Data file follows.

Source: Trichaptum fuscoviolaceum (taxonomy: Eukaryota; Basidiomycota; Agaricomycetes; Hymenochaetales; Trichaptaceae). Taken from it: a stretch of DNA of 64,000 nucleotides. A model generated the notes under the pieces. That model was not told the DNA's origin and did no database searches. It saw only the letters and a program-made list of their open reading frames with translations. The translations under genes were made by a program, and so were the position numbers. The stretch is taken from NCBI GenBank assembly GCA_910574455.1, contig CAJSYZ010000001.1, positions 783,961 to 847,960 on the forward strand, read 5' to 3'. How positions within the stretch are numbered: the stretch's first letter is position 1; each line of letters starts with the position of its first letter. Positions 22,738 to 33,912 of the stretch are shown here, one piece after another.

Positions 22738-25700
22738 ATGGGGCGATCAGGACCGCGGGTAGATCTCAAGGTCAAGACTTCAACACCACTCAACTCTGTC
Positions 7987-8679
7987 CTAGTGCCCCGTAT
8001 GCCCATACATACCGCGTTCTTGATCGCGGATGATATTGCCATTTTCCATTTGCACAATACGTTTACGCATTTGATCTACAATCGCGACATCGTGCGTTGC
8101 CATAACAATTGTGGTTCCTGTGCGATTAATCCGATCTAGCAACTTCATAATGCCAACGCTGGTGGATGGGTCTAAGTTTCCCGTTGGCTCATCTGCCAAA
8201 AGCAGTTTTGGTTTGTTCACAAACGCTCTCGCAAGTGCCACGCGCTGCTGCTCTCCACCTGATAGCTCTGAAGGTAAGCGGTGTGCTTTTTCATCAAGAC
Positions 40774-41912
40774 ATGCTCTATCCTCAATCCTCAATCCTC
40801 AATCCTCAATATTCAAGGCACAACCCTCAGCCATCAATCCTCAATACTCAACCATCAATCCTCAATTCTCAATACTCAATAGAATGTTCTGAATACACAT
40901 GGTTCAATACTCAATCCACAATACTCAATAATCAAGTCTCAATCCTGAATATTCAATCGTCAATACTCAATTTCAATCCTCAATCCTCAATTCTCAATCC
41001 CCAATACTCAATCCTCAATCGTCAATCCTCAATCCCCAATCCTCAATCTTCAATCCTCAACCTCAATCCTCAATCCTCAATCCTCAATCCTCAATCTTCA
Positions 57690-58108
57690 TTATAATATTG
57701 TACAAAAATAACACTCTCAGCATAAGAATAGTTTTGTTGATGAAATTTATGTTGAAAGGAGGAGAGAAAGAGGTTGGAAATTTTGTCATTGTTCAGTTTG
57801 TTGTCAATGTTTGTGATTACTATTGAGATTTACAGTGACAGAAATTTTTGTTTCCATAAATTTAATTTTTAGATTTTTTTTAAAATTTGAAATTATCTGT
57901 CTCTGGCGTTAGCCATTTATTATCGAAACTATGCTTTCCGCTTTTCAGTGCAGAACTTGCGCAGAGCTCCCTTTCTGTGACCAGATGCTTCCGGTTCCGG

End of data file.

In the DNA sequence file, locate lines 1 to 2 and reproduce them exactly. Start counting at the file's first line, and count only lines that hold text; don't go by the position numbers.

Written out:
Source: Trichaptum fuscoviolaceum (taxonomy: Eukaryota; Basidiomycota; Agaricomycetes; Hymenochaetales; Trichaptaceae). Taken from it: a stretch of DNA of 64,000 nucleotides. A model generated the notes under the pieces. That model was not told the DNA's origin and did no database searches. It saw only the letters and a program-made list of their open reading frames with translations. The translations under genes were made by a program, and so were the position numbers. The stretch is taken from NCBI GenBank assembly GCA_910574455.1, contig CAJSYZ010000001.1, positions 783,961 to 847,960 on the forward strand, read 5' to 3'. How positions within the stretch are numbered: the stretch's first letter is position 1; each line of letters starts with the position of its first letter. Positions 22,738 to 33,912 of the stretch are shown here, one piece after another.

Positions 22738-25700